process of campus planning. We were also charged with the responsibility of
managing all of the design and construction projects for the University. That
involved small projects [and] small renovations of a value of maybe $20,000 or less,
up through major new buildings [that were] multi-million-dollar projects.

We were in the role basically of being the owner's representative in the process. We
would be involved with developing the architectural program, selecting and
supervising the various design consultants (the architect, engineers, and any other
special consultants), determining the construction delivery method, and then
managing that process through construction until the building was turned over to its
user. So that was my role then, and I started in 1978 basically as sort of a campus
planner/project manager.

It was in approximately 1981 that I had my first involvement with the new art
museum. I do not remember the date it began exactly, but I do remember the event,
and that is when Gary Koepke and I went over [to the College of Fine Arts] and met
with Joe Sabatella, who was then dean of the College of Fine Arts, and Roy Craven,
who was then the director of the University Gallery, and [we] talked about a new art
museum. That was the beginning of our effort to write an architectural program for
the project.

An architectural program is a document that is, if you will, a recipe for the building. It
is a narrative and very conceptually graphic description of what the building is; what
it needs to be; a definition of all the spaces, [including] how big [they should be] and
how many people will occupy them; the spatial relationships of the various rooms in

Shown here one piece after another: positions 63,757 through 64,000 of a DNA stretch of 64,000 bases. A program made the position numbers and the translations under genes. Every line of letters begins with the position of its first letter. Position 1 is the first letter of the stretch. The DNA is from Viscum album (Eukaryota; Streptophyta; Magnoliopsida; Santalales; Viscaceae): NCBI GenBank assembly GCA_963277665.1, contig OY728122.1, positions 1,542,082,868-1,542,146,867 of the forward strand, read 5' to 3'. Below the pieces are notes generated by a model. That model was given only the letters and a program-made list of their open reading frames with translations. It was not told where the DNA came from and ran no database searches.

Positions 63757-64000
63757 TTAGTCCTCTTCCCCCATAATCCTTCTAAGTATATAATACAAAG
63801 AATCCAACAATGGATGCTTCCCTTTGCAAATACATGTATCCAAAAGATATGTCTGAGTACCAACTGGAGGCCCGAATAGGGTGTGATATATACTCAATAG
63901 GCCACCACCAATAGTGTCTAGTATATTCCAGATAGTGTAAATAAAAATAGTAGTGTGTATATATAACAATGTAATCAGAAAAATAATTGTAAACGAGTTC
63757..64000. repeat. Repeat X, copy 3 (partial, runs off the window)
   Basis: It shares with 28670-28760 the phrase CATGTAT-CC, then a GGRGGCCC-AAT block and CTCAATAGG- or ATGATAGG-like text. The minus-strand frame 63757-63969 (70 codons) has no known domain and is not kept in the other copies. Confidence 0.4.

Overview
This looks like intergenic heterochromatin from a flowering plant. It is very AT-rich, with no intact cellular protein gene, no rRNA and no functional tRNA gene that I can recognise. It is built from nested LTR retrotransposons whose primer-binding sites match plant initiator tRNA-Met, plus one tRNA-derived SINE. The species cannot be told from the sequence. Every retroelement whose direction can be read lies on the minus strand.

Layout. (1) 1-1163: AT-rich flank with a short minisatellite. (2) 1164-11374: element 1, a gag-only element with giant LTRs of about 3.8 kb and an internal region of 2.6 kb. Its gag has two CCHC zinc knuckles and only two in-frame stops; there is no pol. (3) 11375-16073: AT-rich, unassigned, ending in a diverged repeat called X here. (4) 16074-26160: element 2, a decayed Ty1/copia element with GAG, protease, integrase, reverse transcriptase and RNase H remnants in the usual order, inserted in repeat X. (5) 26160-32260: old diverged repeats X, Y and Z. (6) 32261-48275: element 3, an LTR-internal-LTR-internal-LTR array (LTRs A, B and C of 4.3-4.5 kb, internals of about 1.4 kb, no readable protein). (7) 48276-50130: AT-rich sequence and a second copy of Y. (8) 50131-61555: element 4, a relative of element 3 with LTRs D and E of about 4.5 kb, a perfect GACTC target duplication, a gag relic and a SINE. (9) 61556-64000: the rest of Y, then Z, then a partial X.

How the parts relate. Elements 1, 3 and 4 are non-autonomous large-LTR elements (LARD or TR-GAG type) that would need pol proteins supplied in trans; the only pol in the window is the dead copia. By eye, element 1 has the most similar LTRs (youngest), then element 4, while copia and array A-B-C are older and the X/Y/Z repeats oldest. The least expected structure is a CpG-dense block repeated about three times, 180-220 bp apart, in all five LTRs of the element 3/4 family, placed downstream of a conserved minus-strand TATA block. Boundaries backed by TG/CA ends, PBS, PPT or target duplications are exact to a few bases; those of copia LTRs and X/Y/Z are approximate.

the building; [and] something about the architectural style, if that is an issue. So it is

fairly complete description of what is needed in the building as a preface to actually
designing the building.

M: Was Mr. [Budd H.] Bishop [director, Ham Museum] involved in this also?

C: No. This was several years before Budd Bishop came to the University.

Programming the new museum was one of my project assignments in the Office of
Planning Analysis. About the same time there was a change in the name of our
office; it was changed from the Office of Planning Analysis to the Office of Facilities
Planning for the University of Florida. [The office was] at that time reporting to the
executive vice-president.

I went to work on developing a program that would describe the museum. Of
course, the user was represented primarily by the two individuals I named, Dean
Sabatella and Roy Craven, so the real guts of the program information came from
those two individuals. I put the information into program form that would be able to
be used by an architect.

I think it was in late 1982 or 1983 that this sort of concept, this dream of having an
art museum on campus, started to become a reality when the [Dr. David] Cofrin gift
occurred and was directed toward this need to develop an art museum on campus.

At that time it was intended for the museum to be administered under the College of
Fine Arts or within the College of Fine Arts. The museum would have been a
division of that college, if you will. In fact, it was very much part of the conversation
through the programming process where the building would be sited, because it was
intended to be part of the college program. It was determined that a site as close as
possible to the existing college facilities would be beneficial. Of course, the various
buildings that are assigned to the College of Fine Arts are all located on the east
side of campus, right along [SW] 13th Street at about 4th Avenue. The site that was
the most convenient to that location that was also large enough to accommodate a
building of this size was the [northwest] corner of 13th Street and Museum Road. It
was then, and is still now, a vacant area that contains a depression. It is
topographically an area that is lower than the roadways around it.

M: Did you feel that was an appropriate location?

C: In terms of its accessibility to the college, yes, that was probably the best location
that was available at that time to serve that need. It was a controversial site.
Students at the University at that time--this is the early 1980s--felt that it was a
taking of property that "belonged to them." It is an area that is a passive recreation
area adjacent to the tennis courts to the west and the Broward pool complex to the